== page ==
And this brings me to the next, and bigger, problem; I just don't have enough time at the moment. I'm taking a heavy course load, but that's fine. Also doing mandatory research, but the final straw is bills; they're much higher (by a factor of two) than I anticipated and previously was paying. Which means my savings dried up way too fast, which means I've been wasting a lot of time looking for jobs to fit my hectic schedule.

Ironically, I moved to save money by living in an apartment with my sister. She was poor while I had was fine with my own job, so most of the family's resources naturally went to her (which makes sense). I quit my job to move, she gets a very nice salary, and now the tables are turned, but no more external funds coming in. We had moved into a relatively nice, but pricy, place, and now I'm living well, well, well over my means trying to just pay for my share. So until I can get settled, I just can't work much on the project. :/
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« Reply #21 on: November 09, 2013, 09:12:43 PM »

More updates.


So, the game is not dead. Still working on the server and fixed a number of bugs and added more features. Busy as can be, but I'm still making progress.
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« Reply #22 on: December 07, 2013, 12:02:19 PM »

Welp, ported the server to Linux and I'm using a new build system. Still busy, but still coding.
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Mitchell
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« Reply #23 on: January 07, 2014, 07:50:51 PM »

Got the server to be scriptable with a shell. Other big news: Porting to Linux borked everything. ev. er. ee. thing. Cleaned up most of the mess, but the account manager still acts wonky sometimes, and occasionally crashes. Particularly when involving the lobby chat function. On the bright side, testing is now much easier since I can have bash scripts handle the work.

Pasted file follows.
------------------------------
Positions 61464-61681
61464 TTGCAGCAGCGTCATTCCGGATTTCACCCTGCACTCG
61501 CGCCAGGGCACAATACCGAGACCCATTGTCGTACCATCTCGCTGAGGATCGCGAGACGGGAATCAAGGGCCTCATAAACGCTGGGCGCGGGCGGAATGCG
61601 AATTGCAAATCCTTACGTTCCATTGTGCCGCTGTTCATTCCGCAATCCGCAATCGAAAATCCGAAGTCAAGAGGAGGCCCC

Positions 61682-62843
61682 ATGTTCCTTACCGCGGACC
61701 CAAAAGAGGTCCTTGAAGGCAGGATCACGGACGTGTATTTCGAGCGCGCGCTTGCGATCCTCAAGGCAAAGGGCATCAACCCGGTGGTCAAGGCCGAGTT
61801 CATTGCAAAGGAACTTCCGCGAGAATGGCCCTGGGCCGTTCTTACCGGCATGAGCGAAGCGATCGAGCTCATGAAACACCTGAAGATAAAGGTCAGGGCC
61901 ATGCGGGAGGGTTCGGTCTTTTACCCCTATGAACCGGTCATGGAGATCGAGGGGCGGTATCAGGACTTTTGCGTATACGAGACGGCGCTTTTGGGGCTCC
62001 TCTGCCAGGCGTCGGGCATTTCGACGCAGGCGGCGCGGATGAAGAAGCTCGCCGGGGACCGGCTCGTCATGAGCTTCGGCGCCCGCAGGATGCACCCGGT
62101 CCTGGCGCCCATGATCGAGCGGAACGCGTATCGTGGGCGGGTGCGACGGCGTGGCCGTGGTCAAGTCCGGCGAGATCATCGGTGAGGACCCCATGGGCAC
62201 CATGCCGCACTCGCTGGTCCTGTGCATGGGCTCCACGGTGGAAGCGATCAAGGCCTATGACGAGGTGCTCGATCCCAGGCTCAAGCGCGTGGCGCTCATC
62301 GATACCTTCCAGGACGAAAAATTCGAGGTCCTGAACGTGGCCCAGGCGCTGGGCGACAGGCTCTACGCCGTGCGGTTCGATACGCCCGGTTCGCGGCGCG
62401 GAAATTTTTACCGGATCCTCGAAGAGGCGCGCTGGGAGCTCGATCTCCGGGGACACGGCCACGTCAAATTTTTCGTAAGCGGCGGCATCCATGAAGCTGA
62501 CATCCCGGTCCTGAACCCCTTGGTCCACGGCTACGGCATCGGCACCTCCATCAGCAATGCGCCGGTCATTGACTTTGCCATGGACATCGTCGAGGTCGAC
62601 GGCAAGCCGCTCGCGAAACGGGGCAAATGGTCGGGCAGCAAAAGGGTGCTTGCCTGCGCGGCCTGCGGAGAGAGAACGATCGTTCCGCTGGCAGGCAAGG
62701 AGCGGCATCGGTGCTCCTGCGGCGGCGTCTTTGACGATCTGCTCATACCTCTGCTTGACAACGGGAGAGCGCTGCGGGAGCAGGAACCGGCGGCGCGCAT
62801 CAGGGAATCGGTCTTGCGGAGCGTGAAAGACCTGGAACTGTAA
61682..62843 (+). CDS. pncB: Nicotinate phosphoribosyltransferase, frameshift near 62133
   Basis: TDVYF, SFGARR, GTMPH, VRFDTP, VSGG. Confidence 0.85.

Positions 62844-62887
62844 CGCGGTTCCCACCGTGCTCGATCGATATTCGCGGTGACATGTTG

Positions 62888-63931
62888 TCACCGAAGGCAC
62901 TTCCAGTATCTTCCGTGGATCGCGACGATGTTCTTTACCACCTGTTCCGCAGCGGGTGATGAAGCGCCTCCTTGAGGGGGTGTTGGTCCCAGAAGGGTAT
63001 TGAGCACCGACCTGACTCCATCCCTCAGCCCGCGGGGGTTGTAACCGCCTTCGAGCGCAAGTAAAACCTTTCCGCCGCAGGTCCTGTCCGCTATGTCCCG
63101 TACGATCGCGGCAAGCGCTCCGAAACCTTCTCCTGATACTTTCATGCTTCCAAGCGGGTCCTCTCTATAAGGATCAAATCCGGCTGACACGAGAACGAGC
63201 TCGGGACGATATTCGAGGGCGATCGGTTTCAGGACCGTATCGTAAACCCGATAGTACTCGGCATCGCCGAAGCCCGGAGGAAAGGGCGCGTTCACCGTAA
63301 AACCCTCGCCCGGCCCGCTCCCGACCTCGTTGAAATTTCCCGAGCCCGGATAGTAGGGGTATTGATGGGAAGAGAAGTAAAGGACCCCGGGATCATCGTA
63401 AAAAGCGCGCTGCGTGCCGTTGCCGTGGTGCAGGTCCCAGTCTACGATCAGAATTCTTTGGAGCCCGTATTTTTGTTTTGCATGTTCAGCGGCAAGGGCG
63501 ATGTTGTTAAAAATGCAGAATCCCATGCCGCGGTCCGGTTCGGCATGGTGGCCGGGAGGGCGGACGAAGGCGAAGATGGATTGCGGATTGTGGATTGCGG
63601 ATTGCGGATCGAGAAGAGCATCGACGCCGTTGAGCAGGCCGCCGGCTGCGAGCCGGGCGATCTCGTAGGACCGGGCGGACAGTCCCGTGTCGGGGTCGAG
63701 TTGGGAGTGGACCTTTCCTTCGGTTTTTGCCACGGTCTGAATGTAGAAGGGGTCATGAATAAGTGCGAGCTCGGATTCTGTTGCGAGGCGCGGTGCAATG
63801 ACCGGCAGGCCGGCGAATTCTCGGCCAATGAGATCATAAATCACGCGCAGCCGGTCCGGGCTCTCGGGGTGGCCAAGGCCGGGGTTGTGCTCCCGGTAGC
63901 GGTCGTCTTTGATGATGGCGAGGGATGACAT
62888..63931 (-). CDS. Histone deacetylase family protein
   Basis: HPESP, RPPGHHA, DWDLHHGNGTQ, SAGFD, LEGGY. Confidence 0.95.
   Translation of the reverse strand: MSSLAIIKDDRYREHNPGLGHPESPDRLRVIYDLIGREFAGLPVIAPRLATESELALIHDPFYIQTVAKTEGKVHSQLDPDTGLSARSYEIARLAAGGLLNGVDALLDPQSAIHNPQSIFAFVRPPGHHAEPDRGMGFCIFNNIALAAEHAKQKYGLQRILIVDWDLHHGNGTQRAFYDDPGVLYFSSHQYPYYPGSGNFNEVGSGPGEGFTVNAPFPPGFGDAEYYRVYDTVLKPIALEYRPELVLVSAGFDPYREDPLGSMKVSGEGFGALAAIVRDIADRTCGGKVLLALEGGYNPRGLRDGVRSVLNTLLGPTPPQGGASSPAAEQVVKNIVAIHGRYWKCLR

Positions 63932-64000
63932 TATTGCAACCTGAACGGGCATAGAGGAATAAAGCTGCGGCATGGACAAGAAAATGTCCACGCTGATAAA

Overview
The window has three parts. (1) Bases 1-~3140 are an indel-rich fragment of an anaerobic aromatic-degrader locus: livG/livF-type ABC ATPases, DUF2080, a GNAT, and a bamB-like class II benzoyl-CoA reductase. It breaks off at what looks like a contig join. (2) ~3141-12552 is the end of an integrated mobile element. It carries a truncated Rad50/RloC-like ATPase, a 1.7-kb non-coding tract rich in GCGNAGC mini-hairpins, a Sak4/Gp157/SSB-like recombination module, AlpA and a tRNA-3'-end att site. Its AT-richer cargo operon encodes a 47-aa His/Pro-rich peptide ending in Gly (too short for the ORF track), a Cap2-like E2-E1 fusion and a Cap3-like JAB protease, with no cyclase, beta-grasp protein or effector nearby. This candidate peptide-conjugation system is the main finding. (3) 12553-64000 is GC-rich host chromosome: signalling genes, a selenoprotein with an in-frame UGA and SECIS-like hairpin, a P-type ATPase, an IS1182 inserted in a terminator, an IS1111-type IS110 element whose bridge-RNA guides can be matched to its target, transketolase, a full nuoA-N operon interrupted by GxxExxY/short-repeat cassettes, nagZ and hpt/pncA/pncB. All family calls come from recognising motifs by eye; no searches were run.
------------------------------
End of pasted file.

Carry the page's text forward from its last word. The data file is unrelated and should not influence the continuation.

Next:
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Mitchell
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« Reply #24 on: January 10, 2014, 06:02:46 PM »

Cleaned up some more bugs. Here's a sample shell script I use for testing the server using the new interface program:

#!/bin/sh

# Connect new profile to server @ ip address 127.0.0.1
./seatab -p "chatbot" -i "127.0.0.1"

# Log into account 'bot' with password '12345'
./seatab -j "chatbot" -m "/acc/log/login -account bot -password 12345"

# Warn everybody in global chat lobby that the server will be shut down
./seatab -j "chatbot" -m "/chat/msg -m \"Ima shuttin down in a bit!\" -r lobby"

# Wait a couple seconds
sleep 5s

# Shut down server
./seatab -j "chatbot" -m "/prc/stop"

# Properly close profile
./seatab -j "chatbot" -r
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Mitchell
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« Reply #25 on: January 27, 2014, 12:50:47 AM »

Gosh this place gets quite.